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Mass defection highlights plight of N.K. women in China

All Headlines 16:44 April 11, 2016

BEIJING/SEOUL, April 11 (Yonhap) -- Chinese media have recently shed light on the plight of North Korean women in China amid the surprise defection of 12 North Korean female employees who reportedly worked at a Pyongyang-run restaurant in China.

In a recent report, The Beijing News said some North Korean women have resorted to marrying Chinese men who are much older, divorced or disabled simply in order to survive.

Many North Korean defectors risk their lives to cross the border into China before traveling to Southeast Asian countries with the hopes of being sent to South Korea.

The 12 North Korean women, who arrived in South Korea last week along with a male manager, were different from most North Koreans in China in that they carried passports. The vast majority of North Korean defectors are known to live in China illegally under the constant threat of being deported to their home country.

One village chief from Yanji in China's Jilin Province near the border with North Korea told the paper that 10 North Korean women married into Chinese families in his village in the past 20 years. Of them, seven have left for the South, one has gone missing, another has been deported to the North, leaving only one in the village, he said.

One North Korean woman who was married to a Chinese man defected to the South via Thailand, but had to pay 20,000 yuan to a broker with money her family borrowed from close friends, the paper said. The woman has been struggling to bring her family over to the South, it added.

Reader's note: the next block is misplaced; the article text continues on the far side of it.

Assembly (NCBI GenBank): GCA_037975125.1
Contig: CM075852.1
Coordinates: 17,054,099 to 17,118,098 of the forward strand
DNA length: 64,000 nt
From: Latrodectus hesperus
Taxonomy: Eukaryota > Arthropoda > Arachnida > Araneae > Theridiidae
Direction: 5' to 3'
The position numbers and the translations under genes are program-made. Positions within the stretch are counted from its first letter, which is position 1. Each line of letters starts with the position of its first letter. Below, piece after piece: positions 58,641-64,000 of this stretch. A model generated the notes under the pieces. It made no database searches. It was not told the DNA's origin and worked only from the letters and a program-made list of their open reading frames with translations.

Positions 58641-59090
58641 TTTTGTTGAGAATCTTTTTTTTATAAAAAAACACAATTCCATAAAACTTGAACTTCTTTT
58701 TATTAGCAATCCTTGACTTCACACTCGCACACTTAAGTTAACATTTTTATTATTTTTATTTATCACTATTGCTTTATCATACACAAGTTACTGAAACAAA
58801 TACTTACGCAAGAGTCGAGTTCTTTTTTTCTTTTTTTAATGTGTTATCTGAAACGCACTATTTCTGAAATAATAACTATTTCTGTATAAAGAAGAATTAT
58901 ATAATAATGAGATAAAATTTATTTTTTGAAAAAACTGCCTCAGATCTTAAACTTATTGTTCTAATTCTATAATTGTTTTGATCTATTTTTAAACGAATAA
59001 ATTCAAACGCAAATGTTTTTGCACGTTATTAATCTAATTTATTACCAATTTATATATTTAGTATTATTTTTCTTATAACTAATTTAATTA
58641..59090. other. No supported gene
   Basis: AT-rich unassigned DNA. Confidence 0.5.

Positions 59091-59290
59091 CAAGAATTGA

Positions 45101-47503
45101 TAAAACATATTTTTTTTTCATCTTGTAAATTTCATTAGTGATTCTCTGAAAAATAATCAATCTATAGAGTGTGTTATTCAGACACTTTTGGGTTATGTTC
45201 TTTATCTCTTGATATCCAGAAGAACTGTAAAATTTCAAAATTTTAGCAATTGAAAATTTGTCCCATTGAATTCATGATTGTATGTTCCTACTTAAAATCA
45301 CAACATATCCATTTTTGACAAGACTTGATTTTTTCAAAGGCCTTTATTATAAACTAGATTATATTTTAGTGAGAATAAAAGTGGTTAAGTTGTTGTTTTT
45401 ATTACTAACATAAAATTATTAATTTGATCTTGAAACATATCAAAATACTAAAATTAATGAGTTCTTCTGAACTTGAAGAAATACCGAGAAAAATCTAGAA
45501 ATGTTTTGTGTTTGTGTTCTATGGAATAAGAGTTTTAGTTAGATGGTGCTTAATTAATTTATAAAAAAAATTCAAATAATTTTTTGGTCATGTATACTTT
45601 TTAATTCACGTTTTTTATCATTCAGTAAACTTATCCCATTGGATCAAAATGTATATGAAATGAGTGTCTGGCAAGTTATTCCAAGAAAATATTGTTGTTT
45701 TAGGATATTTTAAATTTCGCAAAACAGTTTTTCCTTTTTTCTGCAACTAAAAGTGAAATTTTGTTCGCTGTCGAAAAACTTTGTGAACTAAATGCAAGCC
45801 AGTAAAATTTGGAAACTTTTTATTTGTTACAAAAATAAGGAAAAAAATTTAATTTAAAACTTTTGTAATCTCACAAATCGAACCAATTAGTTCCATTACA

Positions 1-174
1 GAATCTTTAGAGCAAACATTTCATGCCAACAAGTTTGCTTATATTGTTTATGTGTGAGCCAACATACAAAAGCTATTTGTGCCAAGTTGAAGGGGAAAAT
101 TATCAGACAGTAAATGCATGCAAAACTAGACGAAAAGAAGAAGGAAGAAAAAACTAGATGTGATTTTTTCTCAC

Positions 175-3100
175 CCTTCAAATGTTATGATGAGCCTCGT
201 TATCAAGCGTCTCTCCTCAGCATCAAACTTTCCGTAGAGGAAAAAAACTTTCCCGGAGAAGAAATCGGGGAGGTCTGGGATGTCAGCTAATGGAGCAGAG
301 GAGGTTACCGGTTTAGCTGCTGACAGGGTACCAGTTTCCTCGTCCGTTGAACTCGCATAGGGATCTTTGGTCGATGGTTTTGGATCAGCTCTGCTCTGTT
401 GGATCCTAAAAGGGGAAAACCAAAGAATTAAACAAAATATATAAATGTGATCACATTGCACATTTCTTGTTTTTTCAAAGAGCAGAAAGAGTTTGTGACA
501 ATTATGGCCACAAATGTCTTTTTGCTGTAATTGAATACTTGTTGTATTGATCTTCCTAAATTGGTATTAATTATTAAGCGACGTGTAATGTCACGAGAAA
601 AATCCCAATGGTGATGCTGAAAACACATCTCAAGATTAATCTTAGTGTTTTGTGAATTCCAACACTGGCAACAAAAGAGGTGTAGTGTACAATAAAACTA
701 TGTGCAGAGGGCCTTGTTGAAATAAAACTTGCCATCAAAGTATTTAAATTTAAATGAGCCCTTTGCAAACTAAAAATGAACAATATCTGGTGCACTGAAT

According to the village chief, North Korean women are mostly quiet and hardworking, rarely causing any trouble. However, he recalled one incident in which one North Korean woman slapped another North Korean woman for insulting the country's leader, Kim Jong-un.

North Korean women are also known to become victims of sex slavery and human trafficking, but few are able to resist for fear of being sent back to the North.

Kim Ok-seon, a 40-year-old North Korean woman who defected to the South in 2010, told Yonhap News Agency in Seoul that she and her co-workers had to work up to 18 hours per day at a Pyongyang-run restaurant in China.

"I never had enough sleep and the work was tough, but I had to endure it all because of my family at home (in the North)," she said. Pyongyang is known to punish defectors and disloyal workers by sending their families to concentration camps or subjecting them to other disciplinary measures.

Instead of being paid proper wages, the employees had to write in a ledger whenever they needed money and spend it under the supervision of a manager, Kim said.

hague@yna.co.kr
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